Today my answering machine recorded up an unenthusiastic message from Mayor Stephanie Rawlings-Blake. The mayor invited me to participate in a “telephone town hall” on Wednesday at 6:30PM, but she forgot to leave the phone number I am supposed to call in order to participate. I searched around for more information pertaining to this telephone town hall, but I could only find two references to a recently held Baltimore telephone town hall. The first reference came in today’s “The Neighborhood News” weekly email newsletter from the Mayor’s Office of Neighborhoods:
“Earlier in the week Mayor Rawlings-Blake also held a Telephone Town Hall with residents in East and Northeast Baltimore. The mayor got a lot of good questions from residents and discussed jobs, city services, recreation opportunities for kids, vacant housing, education, and much more. Cabinet in the Community and the Telephone Town Hall are great opportunities for Baltimore residents to be directly engaged in their government—to see government in action and to hold government accountable.”
There was no mention of this week’s telephone town hall.
I also came up with this link which originates on the site of a political strategist (I bold the very interesting part):
“Baltimore Mayor Speaks with Community Using Telephone Town Hall
October 24, 2013
Baltimore Mayor Stephanie Rawlings-Blake connected with thousands of city residents to take questions from the community and to highlight her important initiative “Cabinet in the Community.” The event targeted residents of Northwest and Northeast Baltimore where the event will be held later this month, bringing together residents and members of the Mayor’s cabinet to address needs in the community.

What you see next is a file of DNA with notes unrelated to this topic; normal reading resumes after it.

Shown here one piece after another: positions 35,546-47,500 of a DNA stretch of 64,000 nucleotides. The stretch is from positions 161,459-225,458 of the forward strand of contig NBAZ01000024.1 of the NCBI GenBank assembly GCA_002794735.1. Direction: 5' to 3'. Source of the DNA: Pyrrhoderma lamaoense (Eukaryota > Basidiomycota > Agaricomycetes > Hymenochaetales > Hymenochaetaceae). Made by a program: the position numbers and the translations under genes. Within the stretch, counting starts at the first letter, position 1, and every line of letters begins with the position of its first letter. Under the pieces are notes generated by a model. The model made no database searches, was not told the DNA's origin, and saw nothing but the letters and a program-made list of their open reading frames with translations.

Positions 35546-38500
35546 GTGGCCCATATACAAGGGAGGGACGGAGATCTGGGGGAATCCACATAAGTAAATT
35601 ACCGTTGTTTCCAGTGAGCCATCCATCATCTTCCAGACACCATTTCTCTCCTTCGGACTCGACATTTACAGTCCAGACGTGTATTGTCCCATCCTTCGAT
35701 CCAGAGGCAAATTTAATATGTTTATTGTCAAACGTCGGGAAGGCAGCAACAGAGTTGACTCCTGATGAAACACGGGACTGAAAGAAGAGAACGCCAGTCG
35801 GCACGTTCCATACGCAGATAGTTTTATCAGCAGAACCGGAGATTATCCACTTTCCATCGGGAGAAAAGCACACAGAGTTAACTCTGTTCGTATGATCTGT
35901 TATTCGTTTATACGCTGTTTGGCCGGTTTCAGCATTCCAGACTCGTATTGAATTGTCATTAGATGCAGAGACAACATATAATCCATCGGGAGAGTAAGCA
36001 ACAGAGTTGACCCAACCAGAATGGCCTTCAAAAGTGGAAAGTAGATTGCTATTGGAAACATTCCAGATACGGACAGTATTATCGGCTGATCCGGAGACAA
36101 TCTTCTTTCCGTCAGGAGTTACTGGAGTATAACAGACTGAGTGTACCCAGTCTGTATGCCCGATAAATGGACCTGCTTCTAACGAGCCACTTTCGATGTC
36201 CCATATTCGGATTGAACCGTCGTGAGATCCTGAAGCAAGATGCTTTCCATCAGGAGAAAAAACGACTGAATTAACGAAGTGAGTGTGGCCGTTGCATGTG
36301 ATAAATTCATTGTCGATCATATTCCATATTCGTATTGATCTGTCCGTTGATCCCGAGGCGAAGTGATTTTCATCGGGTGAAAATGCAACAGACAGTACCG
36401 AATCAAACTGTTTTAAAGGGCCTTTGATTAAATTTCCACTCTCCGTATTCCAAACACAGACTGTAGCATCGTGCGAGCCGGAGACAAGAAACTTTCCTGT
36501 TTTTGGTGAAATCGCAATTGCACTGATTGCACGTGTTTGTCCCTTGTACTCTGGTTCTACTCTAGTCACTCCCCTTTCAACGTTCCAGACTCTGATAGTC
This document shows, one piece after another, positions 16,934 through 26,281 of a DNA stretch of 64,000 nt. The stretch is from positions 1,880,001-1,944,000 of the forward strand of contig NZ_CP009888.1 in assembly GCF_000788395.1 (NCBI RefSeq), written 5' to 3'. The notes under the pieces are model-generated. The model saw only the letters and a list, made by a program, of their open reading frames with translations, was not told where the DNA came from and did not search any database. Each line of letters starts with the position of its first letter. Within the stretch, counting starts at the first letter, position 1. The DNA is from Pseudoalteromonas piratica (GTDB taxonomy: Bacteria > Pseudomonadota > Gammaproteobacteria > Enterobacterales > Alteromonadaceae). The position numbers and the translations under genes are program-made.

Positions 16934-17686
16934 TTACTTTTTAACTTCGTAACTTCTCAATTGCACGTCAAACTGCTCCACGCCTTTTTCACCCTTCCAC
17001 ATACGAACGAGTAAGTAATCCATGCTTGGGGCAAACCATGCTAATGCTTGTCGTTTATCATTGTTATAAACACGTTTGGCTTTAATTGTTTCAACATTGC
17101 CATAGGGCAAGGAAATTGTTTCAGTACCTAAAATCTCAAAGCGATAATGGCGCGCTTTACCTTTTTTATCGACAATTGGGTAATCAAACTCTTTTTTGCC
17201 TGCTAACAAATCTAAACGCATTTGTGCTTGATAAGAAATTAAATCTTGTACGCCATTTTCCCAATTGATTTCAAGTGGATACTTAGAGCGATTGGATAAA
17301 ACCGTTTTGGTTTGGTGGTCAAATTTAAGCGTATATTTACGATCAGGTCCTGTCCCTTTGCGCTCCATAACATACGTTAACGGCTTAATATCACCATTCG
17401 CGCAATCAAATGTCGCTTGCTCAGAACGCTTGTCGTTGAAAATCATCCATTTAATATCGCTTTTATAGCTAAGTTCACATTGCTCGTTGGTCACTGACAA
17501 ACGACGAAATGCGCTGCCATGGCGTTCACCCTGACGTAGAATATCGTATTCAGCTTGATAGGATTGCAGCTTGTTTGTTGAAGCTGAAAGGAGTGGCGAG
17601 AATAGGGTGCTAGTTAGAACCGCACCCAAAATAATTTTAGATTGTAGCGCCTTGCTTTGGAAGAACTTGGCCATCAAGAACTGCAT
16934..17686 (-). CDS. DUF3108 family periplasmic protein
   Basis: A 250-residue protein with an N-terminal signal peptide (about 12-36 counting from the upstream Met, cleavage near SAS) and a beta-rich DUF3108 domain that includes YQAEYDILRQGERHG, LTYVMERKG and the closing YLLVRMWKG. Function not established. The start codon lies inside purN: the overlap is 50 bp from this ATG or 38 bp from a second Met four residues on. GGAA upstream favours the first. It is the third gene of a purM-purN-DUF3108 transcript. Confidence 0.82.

Telephone Town Hall technology provides a way for official offices to reach out to their constituencies in a controlled environment. Questions are prescreened by operators, allowing the official and his or her staff to control the tone and direction of the conversation. Political campaigns often use telephone town hall events to explain why voters should support a candidate, but adapting the event to official offices allows elected officials to engage within their communities.”
So the taxpayers are paying a private political strategist to give them the privilege of asking the mayor what amounts to a planted question so she appears to be accessible, transparent, and able to answer “random” questions from constituents. The exercise is so controlled that there is little marketing for the event and the call (that only came the day before the town hall) that promoted the event left out the necessary participation phone number. Another expensive waste that is only being embarked on because it is supposed to personally market the mayor for bigger and better things.